By Hjalmar Soderberg, Eva Claeson
Sweden on the flip of the former century. Arvid, an bold and well-educated younger guy, meets Lydia, the daughter of a panorama painter, in the course of an idyllic summer time holiday and falls in love. Lydia, notwithstanding, has different suitors, and Astrid is scared of being tied down by means of his feelings. Trapped inside of loveless marriages of comfort, they fight in later years to re-ignite the promise in their romance with sour and tragic results.
Hjalmar Soderberg, born in Stockholm, in 1869, used to be one Scandinavia's best modernist writers. The critical Game is Sweden's such a lot celebrated and enduring love story.
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Chartres, June 1994 Translated from the French by Ken Hollings PART I ‘I can’t bear the idea of someone waiting for me…’ As usual, Lydia went swimming alone. She liked it best that way. Besides, she had no one to go swimming with that summer. She had no need to worry: her father, who always sat on a nearby rock painting his ‘Coastal Motif’, kept a close eye on her and saw to it that no stranger came too near. She waded out until the water reached a little above her waist, then waited with raised arms, her hands clasped behind her head, until the rings in the water smoothed out again and reflected her eighteen-year-old body in the shallow waves.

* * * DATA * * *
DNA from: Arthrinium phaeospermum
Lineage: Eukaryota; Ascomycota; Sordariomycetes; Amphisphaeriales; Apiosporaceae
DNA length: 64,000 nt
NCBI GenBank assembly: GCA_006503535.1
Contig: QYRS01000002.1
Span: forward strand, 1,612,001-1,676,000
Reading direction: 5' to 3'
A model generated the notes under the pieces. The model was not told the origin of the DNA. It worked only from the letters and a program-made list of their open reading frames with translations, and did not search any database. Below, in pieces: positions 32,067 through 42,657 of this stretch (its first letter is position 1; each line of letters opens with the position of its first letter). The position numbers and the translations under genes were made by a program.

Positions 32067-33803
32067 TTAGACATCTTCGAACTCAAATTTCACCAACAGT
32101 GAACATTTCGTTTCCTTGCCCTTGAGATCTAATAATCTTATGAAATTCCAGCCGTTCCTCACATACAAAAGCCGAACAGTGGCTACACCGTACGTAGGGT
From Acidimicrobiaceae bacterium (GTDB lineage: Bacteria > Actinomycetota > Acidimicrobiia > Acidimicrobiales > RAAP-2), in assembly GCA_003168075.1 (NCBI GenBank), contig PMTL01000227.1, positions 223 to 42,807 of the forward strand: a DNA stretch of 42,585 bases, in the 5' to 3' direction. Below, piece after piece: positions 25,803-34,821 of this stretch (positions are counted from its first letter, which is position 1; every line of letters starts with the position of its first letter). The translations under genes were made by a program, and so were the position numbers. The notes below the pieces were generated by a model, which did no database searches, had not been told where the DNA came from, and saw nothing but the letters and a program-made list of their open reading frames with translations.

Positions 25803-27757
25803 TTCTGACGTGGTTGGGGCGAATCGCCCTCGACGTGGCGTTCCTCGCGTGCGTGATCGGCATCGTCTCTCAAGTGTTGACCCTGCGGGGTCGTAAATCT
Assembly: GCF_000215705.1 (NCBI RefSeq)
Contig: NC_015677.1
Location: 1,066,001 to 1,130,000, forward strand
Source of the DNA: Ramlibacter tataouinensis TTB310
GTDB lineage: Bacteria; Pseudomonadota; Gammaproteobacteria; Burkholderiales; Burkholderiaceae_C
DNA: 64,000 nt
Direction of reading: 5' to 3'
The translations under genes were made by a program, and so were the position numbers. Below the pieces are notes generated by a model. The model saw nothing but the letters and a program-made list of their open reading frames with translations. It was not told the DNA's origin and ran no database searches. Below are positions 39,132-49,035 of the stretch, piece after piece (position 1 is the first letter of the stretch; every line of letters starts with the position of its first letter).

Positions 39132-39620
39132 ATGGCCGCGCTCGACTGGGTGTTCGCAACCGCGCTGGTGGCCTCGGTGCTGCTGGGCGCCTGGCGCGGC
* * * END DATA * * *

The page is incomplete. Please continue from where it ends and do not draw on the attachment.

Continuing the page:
He asked. ‘Oh, yes,’ she answered. ’ ‘I suppose so. He’s fun to listen to. ’ ‘No, on the contrary…’ They stood close together, swaying back and forth and looking up at the stars. Then he said: ‘But it’s because of you that his voice cracks when his feelings get the better of him and it’s for your sake as well that Freutiger sits there and tells his lies. They are – both of them – in love with you. Now you know. ’ He laughed a little. She kissed his forehead, then whispered, as though to herself: ‘Who knows what’s inside there…’ ‘Not anything very remarkable,’ he answered.
Quite true,’ he said. ‘They may be higher than those here, but we don’t have any real mountains. And I don’t like mountains – that is, I like to climb them, but I don’t like to live shut in by them. People talk about mountain landscapes, but I think they should be called valley landscapes. You live down in the valleys, not on the tops of the mountains. And the mountains get in the way of the sun the same as houses do in narrow alleys. As a result, it’s ice-cold dusk almost the whole of the afternoon where I come from.